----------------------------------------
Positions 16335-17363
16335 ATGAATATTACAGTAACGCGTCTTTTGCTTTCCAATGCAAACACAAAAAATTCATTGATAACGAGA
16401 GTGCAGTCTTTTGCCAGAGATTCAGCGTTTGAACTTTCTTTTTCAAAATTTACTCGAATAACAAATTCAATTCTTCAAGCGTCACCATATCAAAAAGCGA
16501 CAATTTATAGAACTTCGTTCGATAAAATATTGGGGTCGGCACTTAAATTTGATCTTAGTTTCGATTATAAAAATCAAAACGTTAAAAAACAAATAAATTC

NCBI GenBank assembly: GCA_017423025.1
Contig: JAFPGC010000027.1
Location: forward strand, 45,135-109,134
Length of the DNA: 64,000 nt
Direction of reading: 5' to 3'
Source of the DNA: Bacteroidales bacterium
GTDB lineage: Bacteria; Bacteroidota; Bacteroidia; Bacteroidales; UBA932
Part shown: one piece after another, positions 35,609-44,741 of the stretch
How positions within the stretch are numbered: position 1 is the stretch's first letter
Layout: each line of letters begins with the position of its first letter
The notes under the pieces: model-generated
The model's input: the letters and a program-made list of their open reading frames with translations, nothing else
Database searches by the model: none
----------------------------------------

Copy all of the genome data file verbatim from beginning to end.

Positions 16335-17363
16335 ATGAATATTACAGTAACGCGTCTTTTGCTTTCCAATGCAAACACAAAAAATTCATTGATAACGAGA
16401 GTGCAGTCTTTTGCCAGAGATTCAGCGTTTGAACTTTCTTTTTCAAAATTTACTCGAATAACAAATTCAATTCTTCAAGCGTCACCATATCAAAAAGCGA
16501 CAATTTATAGAACTTCGTTCGATAAAATATTGGGGTCGGCACTTAAATTTGATCTTAGTTTCGATTATAAAAATCAAAACGTTAAAAAACAAATAAATTC

NCBI GenBank assembly: GCA_017423025.1
Contig: JAFPGC010000027.1
Location: forward strand, 45,135-109,134
Length of the DNA: 64,000 nt
Direction of reading: 5' to 3'
Source of the DNA: Bacteroidales bacterium
GTDB lineage: Bacteria; Bacteroidota; Bacteroidia; Bacteroidales; UBA932
Part shown: one piece after another, positions 35,609-44,741 of the stretch
How positions within the stretch are numbered: position 1 is the stretch's first letter
Layout: each line of letters begins with the position of its first letter
The notes under the pieces: model-generated
The model's input: the letters and a program-made list of their open reading frames with translations, nothing else
Database searches by the model: none